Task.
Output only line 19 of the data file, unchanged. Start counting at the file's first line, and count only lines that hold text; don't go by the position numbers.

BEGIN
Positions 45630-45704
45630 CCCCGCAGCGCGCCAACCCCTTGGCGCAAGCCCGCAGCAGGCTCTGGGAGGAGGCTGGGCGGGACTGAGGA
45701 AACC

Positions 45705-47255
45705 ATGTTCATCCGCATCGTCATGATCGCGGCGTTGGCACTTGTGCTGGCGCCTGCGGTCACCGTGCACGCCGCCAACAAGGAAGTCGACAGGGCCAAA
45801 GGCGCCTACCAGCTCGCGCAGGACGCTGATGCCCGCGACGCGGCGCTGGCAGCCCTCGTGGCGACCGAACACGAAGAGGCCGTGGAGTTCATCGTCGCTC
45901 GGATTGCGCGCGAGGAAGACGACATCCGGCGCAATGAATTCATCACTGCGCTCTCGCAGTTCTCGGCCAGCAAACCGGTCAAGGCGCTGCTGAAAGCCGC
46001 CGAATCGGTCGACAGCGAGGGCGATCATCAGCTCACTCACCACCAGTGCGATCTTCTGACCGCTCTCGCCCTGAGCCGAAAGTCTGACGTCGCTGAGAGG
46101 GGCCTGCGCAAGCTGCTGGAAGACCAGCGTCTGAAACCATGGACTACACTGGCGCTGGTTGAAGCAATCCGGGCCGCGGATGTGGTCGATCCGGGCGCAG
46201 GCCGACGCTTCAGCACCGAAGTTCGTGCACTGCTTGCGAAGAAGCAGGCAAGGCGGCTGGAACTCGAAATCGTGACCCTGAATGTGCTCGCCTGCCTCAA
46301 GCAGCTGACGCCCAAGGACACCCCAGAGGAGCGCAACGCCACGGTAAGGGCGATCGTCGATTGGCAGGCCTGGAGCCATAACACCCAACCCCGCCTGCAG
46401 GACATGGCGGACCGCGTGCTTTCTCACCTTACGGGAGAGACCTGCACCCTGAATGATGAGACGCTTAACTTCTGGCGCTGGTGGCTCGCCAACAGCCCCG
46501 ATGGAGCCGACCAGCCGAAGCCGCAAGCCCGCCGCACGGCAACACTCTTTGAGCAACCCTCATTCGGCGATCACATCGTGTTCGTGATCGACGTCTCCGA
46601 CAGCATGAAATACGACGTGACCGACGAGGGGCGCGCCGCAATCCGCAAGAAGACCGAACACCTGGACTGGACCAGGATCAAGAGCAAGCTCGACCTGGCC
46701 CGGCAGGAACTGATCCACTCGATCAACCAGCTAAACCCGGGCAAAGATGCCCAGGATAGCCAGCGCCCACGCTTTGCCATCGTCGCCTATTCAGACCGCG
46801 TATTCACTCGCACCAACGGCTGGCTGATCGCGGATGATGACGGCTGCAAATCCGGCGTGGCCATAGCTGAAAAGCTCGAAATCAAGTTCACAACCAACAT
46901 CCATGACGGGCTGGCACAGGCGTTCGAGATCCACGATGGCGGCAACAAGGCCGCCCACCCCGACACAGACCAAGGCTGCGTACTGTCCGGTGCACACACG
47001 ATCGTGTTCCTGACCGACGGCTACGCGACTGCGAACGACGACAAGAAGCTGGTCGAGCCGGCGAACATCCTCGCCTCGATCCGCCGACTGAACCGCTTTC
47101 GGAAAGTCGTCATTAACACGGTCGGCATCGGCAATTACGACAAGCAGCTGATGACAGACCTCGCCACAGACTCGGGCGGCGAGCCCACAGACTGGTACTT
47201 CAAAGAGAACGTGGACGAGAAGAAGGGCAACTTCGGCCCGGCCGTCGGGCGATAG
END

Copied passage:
47101 GGAAAGTCGTCATTAACACGGTCGGCATCGGCAATTACGACAAGCAGCTGATGACAGACCTCGCCACAGACTCGGGCGGCGAGCCCACAGACTGGTACTT